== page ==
News pool adds unnecessary agony to aftermath of snowstorm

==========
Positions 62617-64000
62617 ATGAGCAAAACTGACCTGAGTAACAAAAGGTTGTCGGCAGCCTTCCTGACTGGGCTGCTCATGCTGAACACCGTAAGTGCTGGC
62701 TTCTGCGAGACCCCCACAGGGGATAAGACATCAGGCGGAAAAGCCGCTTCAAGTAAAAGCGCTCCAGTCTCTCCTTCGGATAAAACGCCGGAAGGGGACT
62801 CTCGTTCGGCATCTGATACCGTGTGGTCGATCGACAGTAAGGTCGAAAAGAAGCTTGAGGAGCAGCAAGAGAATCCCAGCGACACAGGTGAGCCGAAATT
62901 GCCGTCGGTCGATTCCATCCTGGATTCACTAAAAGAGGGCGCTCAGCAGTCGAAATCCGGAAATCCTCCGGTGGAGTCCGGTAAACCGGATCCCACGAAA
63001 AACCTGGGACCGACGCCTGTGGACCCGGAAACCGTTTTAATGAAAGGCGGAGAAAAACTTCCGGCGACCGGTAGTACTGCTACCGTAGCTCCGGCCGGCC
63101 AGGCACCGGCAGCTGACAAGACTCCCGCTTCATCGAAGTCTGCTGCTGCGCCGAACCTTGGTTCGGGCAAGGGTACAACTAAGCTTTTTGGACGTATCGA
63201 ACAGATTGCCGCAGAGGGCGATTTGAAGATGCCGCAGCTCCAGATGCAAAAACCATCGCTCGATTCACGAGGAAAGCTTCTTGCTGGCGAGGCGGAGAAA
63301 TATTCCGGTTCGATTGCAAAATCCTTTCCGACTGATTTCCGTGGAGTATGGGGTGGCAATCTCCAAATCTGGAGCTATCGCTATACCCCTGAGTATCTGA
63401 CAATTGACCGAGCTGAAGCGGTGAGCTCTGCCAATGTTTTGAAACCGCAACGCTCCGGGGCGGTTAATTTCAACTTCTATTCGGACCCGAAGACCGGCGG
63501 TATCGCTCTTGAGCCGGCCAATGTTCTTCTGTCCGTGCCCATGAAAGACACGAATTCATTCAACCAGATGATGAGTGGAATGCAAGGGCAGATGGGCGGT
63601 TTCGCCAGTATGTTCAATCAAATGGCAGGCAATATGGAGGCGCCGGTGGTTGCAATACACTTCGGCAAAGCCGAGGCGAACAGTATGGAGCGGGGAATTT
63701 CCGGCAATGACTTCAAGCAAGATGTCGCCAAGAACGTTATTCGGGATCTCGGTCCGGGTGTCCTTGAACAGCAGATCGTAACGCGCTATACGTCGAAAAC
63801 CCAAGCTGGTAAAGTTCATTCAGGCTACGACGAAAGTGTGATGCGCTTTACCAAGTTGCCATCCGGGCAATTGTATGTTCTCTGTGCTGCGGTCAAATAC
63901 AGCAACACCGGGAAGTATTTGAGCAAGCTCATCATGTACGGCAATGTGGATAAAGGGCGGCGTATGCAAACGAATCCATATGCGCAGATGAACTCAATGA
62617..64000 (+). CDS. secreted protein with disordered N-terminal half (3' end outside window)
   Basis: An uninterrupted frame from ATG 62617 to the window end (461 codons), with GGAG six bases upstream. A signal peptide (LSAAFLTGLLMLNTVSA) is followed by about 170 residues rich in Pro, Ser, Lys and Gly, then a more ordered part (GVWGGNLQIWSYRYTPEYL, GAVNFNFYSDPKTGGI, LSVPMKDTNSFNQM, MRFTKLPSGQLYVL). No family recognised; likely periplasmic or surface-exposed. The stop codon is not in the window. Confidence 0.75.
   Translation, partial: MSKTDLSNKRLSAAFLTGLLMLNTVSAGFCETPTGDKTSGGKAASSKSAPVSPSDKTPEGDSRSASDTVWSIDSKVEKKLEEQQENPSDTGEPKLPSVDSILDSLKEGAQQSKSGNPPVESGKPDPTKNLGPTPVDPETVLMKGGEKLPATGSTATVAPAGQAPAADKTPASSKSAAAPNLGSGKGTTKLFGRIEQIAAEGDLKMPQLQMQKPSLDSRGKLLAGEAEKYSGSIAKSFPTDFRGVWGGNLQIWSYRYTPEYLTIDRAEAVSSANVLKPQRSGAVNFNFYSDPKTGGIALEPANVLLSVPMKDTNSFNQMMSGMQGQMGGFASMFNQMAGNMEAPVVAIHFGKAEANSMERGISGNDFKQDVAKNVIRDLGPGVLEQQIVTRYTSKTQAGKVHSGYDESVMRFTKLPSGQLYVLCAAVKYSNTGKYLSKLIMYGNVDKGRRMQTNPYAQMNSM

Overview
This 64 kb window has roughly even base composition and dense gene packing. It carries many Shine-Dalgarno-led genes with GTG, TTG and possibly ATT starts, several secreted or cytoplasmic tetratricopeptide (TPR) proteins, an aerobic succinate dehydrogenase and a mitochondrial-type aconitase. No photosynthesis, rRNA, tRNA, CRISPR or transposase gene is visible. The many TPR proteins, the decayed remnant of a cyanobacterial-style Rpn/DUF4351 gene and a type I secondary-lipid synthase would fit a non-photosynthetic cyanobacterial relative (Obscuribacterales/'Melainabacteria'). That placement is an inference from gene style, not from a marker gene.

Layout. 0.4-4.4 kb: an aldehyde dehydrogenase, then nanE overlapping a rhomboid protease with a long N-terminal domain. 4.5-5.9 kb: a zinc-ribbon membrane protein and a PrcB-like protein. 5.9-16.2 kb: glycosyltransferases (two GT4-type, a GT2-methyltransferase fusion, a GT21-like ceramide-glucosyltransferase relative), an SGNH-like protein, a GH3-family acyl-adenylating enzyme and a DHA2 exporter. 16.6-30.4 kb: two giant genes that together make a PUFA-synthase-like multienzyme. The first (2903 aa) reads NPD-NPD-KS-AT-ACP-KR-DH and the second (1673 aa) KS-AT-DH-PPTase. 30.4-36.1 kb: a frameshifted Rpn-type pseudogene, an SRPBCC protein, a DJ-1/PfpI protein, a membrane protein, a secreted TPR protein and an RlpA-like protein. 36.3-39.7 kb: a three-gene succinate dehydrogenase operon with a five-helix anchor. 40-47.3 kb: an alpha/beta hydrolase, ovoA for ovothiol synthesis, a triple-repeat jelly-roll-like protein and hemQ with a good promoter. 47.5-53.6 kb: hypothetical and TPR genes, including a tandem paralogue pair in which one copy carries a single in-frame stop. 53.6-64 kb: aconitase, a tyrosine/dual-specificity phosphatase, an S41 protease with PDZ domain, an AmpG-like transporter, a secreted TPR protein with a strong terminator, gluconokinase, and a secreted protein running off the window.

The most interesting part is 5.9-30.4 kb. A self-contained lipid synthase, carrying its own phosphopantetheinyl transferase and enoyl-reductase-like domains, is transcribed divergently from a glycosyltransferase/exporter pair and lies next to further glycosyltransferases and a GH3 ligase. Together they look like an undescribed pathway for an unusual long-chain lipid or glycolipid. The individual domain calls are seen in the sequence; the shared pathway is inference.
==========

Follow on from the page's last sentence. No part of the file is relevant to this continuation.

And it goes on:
Anyone who watched a press conference held by Gov. Dannel Malloy with Connecticut Light & Power President and CEO Jeffrey Butler Tuesday evening saw an embarrassing display‚ not by Malloy and Butler‚ but by members of the media, whose argumentative questions might lead you to believe it was the governor and CL&P who conspired to dump snow across the state last weekend.A gaggle of squawking muckrakers reserved their fiercest attacks for Butler at the press conference Tuesday, apparently for not having enough line crews in Connecticut from other states. Companies from states outside of Connecticut have promised to send workers to help clean up a clearly gargantuan mess created by Winter Storm Alfred, but they have been slower than expected in arriving. A problem with not getting paid for previous work seemed to be a significant issue for the out-of-state workers, but it is also clear that the size and extent of last weekend’s storm came a surprise to just about everyone.Self-righteous reporters took the opportunity to assail Butler for not having enough out-of-state crews, as if he has any power (excuse the pun) to control them.Malloy did say Tuesday that he was disappointed with the response from other states, but what can we really expect? As of Tuesday night, Butler said there were nearly 500 crews working in Connecticut, including CL&P’s total workforce of 172 crews, and that he expected more than 1,000 crews to be operating by the end of the week. That’s fairly impressive. In the Winsted area, many of the trucks working along the roadsides have been from North Carolina-based Pike Electric.Anyone who has driven even a few miles in Litchfield County can see dozens of instances of downed trees, limbs hanging on power lines and downed wires. Multiply that by the millions of miles of roads in this state and it becomes obvious that the task of getting everyone’s coffee makers working again isn’t going to happen overnight, no matter how many crews are here. The pathetic whining by members of the media, in a seeming attempt to stir more public anger than is necessary, is irresponsible and clearly not even the real story that is happening in Connecticut.What is the real story? Well, first of all, people are overwhelmingly surviving and taking this storm in stride, as they tend to do in a state that has such commonly unpredictable weather. Friends and family members are staying at homes where they know power has been restored, or where generators are running. Major and secondary roads have been cleared remarkably quickly by town and state crews to make room for work on power lines, and we are all doing the best we can to deal with the aftermath of a freak October snowstorm.And finally, just for contrast, if there is anyone who truly deserves to be angry in Connecticut, it is any passenger who was on that stranded JetBlue flight that was diverted to Bradley International Airport Saturday night and ended up spending seven hours on the snowy runway. The people responsible for that idiotic decision deserve the kind of scrutiny and tough questioning from Connecticut’s TV news reporters, who are aiming at easier targets.